For those of us without cars, travel can sometimes be a challenge. Here are two interesting industrial monuments, the Zeche Waltrop and the Boat Lift of the Dortmund-Ems Canal. Both are located in Waltrop, which is difficult to get to without a car, but this hike connects both with a tour of the fading post-industrial landscape of the Ruhr, as its being reclaimed by nature.
While I think the town of Schwerte doesn't quite live up to its reputation as a "well-preserved old-town," it sits above one of the prettier parts of the Ruhr valley. The heights here are full of forested vales, gullies, and dramatic viewpoints.
According to legend, Charlemagne built a fortress to challenge Saxon rule in Westphalia. Here, a Saxon army was defeated and chased to the North Sea, where they were slaughtered. The ruins of the castle date to the 13th century and would have been administered by Ministerialen from Cologne.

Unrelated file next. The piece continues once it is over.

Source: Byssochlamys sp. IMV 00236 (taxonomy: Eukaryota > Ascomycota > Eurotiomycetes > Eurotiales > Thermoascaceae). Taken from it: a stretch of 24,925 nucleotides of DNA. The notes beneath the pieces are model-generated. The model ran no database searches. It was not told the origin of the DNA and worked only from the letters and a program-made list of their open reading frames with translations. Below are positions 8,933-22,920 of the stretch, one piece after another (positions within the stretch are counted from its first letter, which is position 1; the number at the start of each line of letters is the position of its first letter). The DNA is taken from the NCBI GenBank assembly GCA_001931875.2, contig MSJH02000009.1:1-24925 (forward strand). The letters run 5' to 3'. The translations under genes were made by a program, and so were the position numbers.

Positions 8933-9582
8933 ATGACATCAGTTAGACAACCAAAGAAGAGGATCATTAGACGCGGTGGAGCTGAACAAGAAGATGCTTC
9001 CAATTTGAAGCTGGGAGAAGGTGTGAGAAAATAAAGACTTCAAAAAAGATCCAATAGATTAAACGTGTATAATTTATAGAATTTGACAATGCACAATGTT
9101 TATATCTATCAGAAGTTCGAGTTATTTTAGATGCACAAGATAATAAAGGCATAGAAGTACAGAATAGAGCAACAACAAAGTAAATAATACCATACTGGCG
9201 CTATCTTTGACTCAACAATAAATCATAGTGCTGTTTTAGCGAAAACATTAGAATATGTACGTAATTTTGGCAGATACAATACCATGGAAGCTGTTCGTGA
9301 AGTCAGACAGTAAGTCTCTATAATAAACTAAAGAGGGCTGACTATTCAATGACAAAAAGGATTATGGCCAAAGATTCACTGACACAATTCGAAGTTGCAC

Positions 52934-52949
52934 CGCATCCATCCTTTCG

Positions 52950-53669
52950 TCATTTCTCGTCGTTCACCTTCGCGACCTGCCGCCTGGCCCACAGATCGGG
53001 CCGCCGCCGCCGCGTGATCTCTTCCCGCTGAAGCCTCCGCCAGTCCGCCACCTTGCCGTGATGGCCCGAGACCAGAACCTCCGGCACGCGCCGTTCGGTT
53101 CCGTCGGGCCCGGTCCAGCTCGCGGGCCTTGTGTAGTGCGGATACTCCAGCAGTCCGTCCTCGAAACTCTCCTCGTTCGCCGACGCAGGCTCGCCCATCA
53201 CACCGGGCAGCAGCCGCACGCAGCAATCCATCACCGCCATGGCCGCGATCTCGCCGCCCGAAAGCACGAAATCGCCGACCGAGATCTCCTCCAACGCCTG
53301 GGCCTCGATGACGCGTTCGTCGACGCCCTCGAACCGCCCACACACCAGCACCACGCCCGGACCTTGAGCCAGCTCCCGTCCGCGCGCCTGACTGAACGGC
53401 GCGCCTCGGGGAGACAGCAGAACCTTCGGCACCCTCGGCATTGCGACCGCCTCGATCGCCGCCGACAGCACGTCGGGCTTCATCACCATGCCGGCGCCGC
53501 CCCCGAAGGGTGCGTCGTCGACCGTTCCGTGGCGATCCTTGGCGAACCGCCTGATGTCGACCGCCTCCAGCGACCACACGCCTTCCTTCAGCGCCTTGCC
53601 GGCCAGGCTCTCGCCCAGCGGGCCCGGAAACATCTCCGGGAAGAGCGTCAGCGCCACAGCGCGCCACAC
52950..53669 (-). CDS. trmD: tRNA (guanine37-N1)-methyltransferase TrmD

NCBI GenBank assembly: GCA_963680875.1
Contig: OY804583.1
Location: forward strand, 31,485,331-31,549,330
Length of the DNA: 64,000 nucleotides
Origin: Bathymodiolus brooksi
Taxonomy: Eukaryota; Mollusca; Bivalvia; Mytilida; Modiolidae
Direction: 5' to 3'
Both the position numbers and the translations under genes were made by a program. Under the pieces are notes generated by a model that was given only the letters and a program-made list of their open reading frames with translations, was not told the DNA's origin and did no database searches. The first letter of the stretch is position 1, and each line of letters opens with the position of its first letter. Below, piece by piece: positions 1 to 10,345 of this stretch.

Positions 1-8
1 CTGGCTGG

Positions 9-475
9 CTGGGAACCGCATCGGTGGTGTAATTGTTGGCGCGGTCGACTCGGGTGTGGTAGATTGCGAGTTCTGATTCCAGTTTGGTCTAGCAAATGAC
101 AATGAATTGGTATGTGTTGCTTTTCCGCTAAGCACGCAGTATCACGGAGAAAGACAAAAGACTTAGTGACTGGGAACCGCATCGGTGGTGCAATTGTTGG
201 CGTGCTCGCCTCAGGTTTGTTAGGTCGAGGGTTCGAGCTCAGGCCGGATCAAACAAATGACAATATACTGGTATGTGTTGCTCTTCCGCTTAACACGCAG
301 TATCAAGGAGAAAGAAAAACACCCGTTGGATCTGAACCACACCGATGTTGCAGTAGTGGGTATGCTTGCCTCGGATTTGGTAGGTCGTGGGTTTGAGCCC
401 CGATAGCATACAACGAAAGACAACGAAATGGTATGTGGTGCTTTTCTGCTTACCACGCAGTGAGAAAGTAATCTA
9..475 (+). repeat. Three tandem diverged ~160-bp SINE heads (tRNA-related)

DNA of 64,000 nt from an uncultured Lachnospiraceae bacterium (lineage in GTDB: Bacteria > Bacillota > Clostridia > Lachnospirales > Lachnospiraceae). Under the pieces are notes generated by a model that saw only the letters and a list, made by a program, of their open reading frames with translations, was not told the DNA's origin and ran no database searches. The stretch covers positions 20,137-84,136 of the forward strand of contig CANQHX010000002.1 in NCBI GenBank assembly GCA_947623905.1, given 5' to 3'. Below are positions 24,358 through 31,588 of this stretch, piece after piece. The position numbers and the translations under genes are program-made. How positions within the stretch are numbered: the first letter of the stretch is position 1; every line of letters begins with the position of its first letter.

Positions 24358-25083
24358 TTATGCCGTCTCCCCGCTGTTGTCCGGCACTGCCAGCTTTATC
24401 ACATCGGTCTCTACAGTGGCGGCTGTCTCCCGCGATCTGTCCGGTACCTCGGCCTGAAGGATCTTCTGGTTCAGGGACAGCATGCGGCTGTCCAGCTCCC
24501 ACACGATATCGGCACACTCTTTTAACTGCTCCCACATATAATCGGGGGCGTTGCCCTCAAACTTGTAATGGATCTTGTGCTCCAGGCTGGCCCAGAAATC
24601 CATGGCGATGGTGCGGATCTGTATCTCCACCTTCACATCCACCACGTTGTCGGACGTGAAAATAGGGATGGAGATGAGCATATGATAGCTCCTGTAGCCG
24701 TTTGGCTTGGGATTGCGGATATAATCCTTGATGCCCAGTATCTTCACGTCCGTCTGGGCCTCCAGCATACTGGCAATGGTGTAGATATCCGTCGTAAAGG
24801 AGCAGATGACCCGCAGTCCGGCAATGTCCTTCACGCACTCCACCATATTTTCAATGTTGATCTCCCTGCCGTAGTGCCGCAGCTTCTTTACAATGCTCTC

This is more of a niche hiking experience, but one that could still prove interesting from various perspectives. The route travels up and around several slag deposits from 19th and 20th-century mining operations. Once upon a time, this region was so industrialized that finding any kind of vegetation was challenging. Decades later, though, nature is slowly returning.
For a river as industrialized as the Ruhr, it still has its beautiful parts. As you follow the river into the Sauerland, it takes on a more pastoral character. This hike travels between the towns of Wetter and Witten through some of the forested pastoral landscape that has characterized the Ruhr valley for the past thousand years.